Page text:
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Kona
Dictionaries
The Lexham Bible Dictionary
Kona
Kona (Κωνα, Kōna). One of the towns in the district of Samaria that was fortified to prepare for the invasion of the Assyrian general Holofernes (Judith 4:4).
The Anchor Yale Bible Dictionary
Kona (Place)
KONA (PLACE) [Gk Kōna (Κωνα)]. A site mentioned in the book of Judith which is otherwise unknown (Jdt 4:4). Kona is one of the towns which prepares to meet the onslaught of Holofernes as he comes down from the N. It is located, according to the author of Judith, N of Jerusalem. The name was early corrupted
The International Standard Bible Encyclopedia, Revised
Kona
Kona kōʹnə [Gk. Kōna, Kōla, Keila; A kōmas—‘villages’]; AV “the villages”; NEB CONA. A place mentioned in Jth. 4:4. The people of Judea had only recently returned from Exile and were preparing to defend the hills and the passes. Kona is mentioned with several other places after the phrase “and to
International Standard Bible Encyclopedia
KONAE
KONAE<ko’-ne> ([Κωνά, Kona): Some manuscripts have [κώμας, komas], from which we have in the King James Version “the villages.” The name occurs in the account of the measures taken to secure the country against Holofernes (Judith 4:4). If Kona be correct, we may possibly identify the place with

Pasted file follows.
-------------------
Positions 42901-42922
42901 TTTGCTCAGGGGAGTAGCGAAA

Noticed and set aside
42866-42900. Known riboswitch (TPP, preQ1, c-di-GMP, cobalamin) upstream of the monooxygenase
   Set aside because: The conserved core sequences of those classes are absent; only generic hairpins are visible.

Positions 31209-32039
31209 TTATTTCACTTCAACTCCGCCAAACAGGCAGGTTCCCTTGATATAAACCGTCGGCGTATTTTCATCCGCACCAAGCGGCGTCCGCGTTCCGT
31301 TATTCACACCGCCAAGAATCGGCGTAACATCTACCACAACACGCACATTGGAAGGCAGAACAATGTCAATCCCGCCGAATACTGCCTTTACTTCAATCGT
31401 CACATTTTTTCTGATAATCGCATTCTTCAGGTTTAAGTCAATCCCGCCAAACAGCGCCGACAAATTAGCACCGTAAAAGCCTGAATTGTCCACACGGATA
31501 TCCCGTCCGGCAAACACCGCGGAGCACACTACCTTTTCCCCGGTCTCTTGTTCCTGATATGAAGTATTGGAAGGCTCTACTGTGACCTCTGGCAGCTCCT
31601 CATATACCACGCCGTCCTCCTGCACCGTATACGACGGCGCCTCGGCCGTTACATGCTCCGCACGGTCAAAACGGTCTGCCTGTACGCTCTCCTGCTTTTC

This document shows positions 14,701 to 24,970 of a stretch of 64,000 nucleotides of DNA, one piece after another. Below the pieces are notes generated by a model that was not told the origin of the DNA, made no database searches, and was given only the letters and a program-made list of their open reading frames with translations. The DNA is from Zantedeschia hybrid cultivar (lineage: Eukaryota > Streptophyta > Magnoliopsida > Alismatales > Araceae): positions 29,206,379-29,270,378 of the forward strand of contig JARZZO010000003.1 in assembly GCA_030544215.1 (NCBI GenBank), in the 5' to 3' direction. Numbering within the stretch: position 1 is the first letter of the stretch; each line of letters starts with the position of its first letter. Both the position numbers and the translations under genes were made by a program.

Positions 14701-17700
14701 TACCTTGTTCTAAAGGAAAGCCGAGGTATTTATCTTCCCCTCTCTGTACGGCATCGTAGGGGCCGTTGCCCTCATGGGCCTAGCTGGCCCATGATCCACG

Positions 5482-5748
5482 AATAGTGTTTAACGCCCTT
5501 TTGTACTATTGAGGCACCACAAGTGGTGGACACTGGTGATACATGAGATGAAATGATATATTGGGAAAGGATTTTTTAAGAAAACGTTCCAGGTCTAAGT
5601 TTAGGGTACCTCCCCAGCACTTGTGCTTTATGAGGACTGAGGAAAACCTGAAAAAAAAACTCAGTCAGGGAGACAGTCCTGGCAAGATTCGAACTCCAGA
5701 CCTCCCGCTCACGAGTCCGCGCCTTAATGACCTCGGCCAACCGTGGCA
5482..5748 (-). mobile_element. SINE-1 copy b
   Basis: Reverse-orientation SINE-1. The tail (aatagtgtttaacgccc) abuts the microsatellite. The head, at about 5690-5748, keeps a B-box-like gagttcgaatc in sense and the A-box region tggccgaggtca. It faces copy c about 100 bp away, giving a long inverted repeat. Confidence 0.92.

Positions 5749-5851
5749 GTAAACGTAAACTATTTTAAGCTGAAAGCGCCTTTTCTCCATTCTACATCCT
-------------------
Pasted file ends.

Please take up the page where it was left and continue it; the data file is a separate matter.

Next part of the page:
The Zondervan Encyclopedia of the Bible, Volume 3, H–L
Kona
Kona koh’nuh (Κωνα). An otherwise unknown locality mentioned in the book of Judith (Jdt. 4:4; the KJV, following a different reading, has “the villages”). See also Kola.
The International Standard Bible Encyclopaedia, Volumes 1–5
Konae
KONAE, kōʹnē (Κωνά, Kōná): Some MSS have κώμας, kō̇mas, from which we have in AV “the villages.” The name occurs in the account of the measures taken to secure the country against Holofernes (Jth 4:4). If Kōna be correct, we may possibly identify the place with Cyamon.
The New Interpreter’s Dictionary of the Bible, Volumes 1–5
KONA
KONA koh´nuh [Κωνά Kōna]. Kona is mentioned in Jdt 4:4 as one of the towns taking defensive measures against HOLOFERNES. According to the narrative, Kona is north of Jerusalem. Its specific location is unknown; given the genre of Judith, quite possibly the town is fictitious.